Your Online Presence in the Digital Age

In the digital age your online presence could make or break your business.

For most businesses, your website is the hub of your marketing activities but even today, most websites are simply electronic brochures that list the who, what and where of the business. Given prospects often start their search online, your website needs to be more than just an electronic billboard. Your potential customers want to do research, chat with an industry expert, watch your educational videos, read customer reviews and purchase goods. For that reason, when planning to build a website you need to be clear about the purpose of your website and that will dictate what features and functions to include.

While your website is the hub, your digital presence needs to extend beyond a website.

To illustrate the point, let’s assume your hot water service is playing up and you need a plumber. As a starting point, you probably do a Google search for ‘Plumber hot water service repairs in Your Suburb’. That produces a page of results including paid ads at the top and organic results down the bottom of the page. In the middle of the page there are local results in the ‘Google My Business’ section. This includes a map that pinpoints a number of local businesses and these directories let you publish details like descriptions, a map and photographs. It also allows your customers to do reviews and rank your business on a scale of between one and five stars. These free listings are an effective way to get your business to appear on search result pages and form part of your online presence.

Beyond local listings like ‘Google My Business’ and Yelp there may be other sites where your customers can leave reviews. For example, there are industry based sites like Trip Advisor for the travel, hotel, airline, entertainment or restaurant industries. Customers can leave reviews and you can respond to them. Don’t underestimate the value of reviews with recent research from BrightLocal suggesting 91% of consumers say they check online reviews when evaluating local businesses. Some 58% of respondents said they pay close attention to the overall star rating while 47% pay close attention to the sentiment of the reviews and 41% pay attention to when the review was posted. With prospective customers trusting these reviews you need to ask customers and clients to provide them for your business.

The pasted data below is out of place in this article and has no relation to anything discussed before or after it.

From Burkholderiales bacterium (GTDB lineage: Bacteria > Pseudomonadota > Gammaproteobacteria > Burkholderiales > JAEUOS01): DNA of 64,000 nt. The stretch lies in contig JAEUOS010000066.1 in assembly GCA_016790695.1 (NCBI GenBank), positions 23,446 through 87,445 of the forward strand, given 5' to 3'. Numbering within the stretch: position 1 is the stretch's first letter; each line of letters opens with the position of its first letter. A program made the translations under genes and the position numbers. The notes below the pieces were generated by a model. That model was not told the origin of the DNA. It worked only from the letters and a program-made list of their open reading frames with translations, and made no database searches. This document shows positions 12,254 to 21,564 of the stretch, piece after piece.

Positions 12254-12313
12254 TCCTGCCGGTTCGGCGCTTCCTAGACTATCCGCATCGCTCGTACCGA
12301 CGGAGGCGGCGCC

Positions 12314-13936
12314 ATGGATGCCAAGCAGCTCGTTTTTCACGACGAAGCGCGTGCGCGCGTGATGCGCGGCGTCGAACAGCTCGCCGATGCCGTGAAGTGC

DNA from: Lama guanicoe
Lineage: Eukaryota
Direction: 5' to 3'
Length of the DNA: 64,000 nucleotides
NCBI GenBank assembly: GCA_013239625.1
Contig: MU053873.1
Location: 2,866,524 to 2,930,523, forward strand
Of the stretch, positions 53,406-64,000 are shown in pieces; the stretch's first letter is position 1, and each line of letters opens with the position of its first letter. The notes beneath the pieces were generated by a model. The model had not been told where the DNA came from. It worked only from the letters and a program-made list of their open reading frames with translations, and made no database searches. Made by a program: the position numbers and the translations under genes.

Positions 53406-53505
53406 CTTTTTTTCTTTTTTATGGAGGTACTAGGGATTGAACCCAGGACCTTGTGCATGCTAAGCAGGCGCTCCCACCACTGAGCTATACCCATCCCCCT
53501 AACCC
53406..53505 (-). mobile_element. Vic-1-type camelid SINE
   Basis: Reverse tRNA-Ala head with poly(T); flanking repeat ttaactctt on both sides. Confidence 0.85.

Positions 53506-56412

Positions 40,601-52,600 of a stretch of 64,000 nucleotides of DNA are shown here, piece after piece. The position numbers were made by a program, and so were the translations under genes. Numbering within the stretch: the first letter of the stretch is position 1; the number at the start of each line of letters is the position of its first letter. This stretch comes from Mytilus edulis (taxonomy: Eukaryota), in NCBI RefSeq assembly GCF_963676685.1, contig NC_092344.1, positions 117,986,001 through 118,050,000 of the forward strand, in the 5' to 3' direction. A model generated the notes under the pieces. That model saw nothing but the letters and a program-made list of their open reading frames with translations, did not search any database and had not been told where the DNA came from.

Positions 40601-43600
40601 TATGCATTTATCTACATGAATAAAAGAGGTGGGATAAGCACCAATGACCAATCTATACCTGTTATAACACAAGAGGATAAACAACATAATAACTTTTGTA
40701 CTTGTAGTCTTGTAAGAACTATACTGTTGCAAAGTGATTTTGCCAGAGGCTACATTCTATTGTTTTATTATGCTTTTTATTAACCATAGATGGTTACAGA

It’s almost impossible to build a digital presence without mentioning social media channels like Facebook and Twitter. The digital age incorporates the social age and potential customers have the internet in their pockets via their smart phones. Your future customers are connected via these social networks and they are powerful marketing channels. Ignore them at your peril.

Your strategies around mobile devices are also important because mobile marketing isn’t the future – it’s now. The launch of the iPhone in 2007 changed the way we operate. First thing in the morning and last thing at night we check our mobile device. It’s attached to our hip and you can create and offer apps to customers that capitalise on the features of mobile devices including GPS and map apps. The technology is incredible and if a customer has your app on their mobile phone, the next time they are in the vicinity of your shop or business the app could send a special offer to the customer. Apps can let customers place an order so when they arrive at your shop they can jump the queue, tap their mobile and pick up the goods.

SMS marketing lands your message into your customers world in seconds. According to Nielsen Mobile, 98% of people will read an SMS message within three minutes of the beep notification and text messages have a 90% average open rate so they are proven to stop people in their tracks.

In summary, the digital era demands a combination of online tools. For most businesses, a website is paramount but you also need to look at getting local business listings, social media channels and possibly mobile apps. The secret is to look at your customer’s needs and habits then create a digital tool kit that lets you interact online with your customers and potential customers.